Will Netflix sell targeted ads?
The answer seems to be yes. But again, there’s nuance at play.
Among the reasons advertisers are bullish on Netflix’s prospects is the company’s subscriber base of 221.6 million people which would appear to provide a sizable deterministic data set with which to target ads. At a time when the third-party cookie is going away, in-app tracking is being limited and the IP address is endangered, first-party data is gold, and Netflix would appear to be sitting on Fort Knox. However, Netflix will need to open itself up to outside companies to mine that data and exchange it for dollars.
Sure, Netflix has the email addresses and credit card numbers of a couple hundred million people. But when it comes to what Netflix knows about its audience, it falls far short of the behavioral, psychographic and commercial insights on which Google, Facebook and Amazon have built multibillion-dollar advertising businesses. Netflix has a deep understanding of what kinds of content appeal to people — which is valuable for building an advertising business built strictly around contextual advertising — but that’s about it.
Fortunately for Netflix, the advertising industry has entered the era of the data clean room, in which ad buyers and ad sellers are able to cross-reference their respective first-party data sets in a privacy-safe manner to facilitate ad targeting. And Netflix seems to be seeing this as a path to the streamer opening up to more finely targeted ads, which can fetch more money than the broadly aimed variety.
“The online ad market has advanced, and now you don’t have to incorporate all the information about people that you used to. So we can be a straight publisher and have other people do all the fancy matching and integrate all the data about people,” said Netflix co-CEO Reed Hastings during the company’s quarterly earnings call on April 19.
Will Netflix open itself up to third-party measurement providers?
Netflix is notoriously averse to opening itself up to outside measurement. Among producers’ primary frustrations with Netflix is the absence of any real insight into how many people have streamed the shows or movies they produce for the company. Advertisers would likely be even less accepting of such obfuscation.
Specifically, advertisers will want Netflix to allow third-party measurement providers, such as Nielsen, Comscore or iSpot.tv, to track how many people saw their ads on the streamer as the companies do for ads running on traditional TV and other streaming properties. And Netflix will be financially incentivized to provide such measurement to sustain a flow of ad dollars to the streamer as the streaming ad market becomes more competitive among major players like Disney, NBCUniversal, Paramount and Warner Bros. Discovery as well as Amazon, Roku and YouTube.
“There’ll be demand [for Netflix’s ad inventory] regardless of what the walled garden looks like,” said Nicole Whitesel, evp of advanced TV and client success at Publicis Media, during the Business of TV Forum. “Now the scale of that demand and the persistency of that demand could be something that becomes more challenging over time if [advertisers] can’t compare [ad dollars spent on Netflix to] where they have other dollars. And that’s at the end of the day one of the biggest questions that we have.”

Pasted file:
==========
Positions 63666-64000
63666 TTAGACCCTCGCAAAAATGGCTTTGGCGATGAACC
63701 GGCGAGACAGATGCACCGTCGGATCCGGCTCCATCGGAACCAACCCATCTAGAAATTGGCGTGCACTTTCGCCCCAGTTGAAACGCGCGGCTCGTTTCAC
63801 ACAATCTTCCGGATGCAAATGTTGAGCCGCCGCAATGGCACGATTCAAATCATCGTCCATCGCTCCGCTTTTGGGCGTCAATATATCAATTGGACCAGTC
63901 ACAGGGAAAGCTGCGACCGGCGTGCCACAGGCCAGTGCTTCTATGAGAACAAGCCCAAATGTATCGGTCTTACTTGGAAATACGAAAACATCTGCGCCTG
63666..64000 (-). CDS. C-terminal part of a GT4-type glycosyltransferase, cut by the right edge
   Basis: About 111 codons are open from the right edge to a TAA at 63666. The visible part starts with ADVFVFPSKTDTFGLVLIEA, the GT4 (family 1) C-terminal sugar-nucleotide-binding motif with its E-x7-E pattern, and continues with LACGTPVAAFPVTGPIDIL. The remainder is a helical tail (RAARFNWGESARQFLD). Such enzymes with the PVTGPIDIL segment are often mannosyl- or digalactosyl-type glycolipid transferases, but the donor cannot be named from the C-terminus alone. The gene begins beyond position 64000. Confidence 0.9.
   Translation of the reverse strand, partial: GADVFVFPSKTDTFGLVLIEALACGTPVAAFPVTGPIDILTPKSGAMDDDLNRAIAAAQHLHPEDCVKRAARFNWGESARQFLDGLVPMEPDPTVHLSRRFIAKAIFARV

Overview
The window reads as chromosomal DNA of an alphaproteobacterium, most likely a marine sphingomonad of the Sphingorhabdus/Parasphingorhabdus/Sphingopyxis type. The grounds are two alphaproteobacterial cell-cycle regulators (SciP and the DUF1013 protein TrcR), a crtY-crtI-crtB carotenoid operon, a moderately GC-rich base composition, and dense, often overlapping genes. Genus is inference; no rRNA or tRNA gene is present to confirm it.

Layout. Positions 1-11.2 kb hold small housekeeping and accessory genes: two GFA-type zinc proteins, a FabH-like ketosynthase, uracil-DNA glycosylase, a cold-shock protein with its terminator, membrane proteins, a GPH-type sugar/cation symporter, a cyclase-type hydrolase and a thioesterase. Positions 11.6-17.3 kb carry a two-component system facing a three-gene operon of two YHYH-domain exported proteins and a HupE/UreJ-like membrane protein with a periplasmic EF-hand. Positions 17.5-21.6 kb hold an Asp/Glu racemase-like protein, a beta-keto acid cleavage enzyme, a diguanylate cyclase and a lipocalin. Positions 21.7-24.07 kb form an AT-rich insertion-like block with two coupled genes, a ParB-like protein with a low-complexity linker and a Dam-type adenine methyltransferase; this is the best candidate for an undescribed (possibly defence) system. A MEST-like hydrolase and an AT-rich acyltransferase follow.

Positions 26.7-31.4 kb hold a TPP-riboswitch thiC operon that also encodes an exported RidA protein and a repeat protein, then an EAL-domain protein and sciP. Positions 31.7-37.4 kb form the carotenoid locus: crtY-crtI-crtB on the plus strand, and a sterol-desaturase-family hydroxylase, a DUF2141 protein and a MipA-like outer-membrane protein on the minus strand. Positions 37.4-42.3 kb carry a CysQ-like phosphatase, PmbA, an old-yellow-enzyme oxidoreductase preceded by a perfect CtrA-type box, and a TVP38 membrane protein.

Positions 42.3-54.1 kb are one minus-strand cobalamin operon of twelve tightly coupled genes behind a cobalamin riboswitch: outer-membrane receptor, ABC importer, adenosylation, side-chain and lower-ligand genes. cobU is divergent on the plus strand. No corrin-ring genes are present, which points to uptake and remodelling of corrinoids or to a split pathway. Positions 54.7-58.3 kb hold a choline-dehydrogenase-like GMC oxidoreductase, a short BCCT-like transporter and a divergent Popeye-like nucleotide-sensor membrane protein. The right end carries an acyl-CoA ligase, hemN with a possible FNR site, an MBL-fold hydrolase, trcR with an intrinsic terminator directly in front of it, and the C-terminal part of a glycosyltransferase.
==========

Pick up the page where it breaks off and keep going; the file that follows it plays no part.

Will Netflix’s ad-supported tier contribute to a socioeconomic imbalance among ad-supported audiences?
Yeah, this is a pretty heady question. But it’s an important one that was raised by GroupM executive director of research and investment analytics Bharad Ramesh during the Digiday Business of TV Forum. And it doesn’t only apply to Netflix but the overall swath of major streaming services that — once Netflix and Disney+ introduced ad-supported options — split their audiences between those who are willing and able to pay more to avoid ads and those who aren’t.
“What’s happening when the more affluent 30% of the population are opting out of advertising entirely?” Ramesh asked. In that world, advertising becomes “a tax on people who can’t afford to pay,” and advertisers run into roadblocks in attempting to reach “quote-unquote desirable, quote-unquote affluent, young, urban” audiences, he said.
Of all the questions being asked in the immediate wake of Netflix’s ad-supported announcement, this is likely the one that is the most difficult — and most important — to answer.
What we’ve heard
“We have clients that are maybe less sophisticated clients with 10% to 15% of their upfront buy is in streaming and others where it’s 40%.”— Agency executive
The Rundown: Warner Bros. Discovery’s Q1 2022 earnings report
Following Netflix’s rough earnings report last week, Warner Bros. Discovery’s earnings report released on Tuesday — which didn’t include WarnerMedia given the merger didn’t close until April — provided further evidence of the rough patch that TV and streaming companies find themselves in.
The key details:
- $3.2 billion in revenue, up 13% year over year
- $1.0 billion in ad revenue, up 5% year over year
- 24 million streaming-only subscribers
- Added 2 million streaming-only subscribers during Q1 2022
- 4% decrease year over year in pay-TV subscriber base
While the company turned in growth numbers on revenue and streaming-only subscribers, its executives’ comments during the earnings call reflected that the streaming surge has given way to an era of sobriety.
“We are not trying to win the direct-to-consumer spending war,” said Warner Bros. Discovery CEO David Zaslav.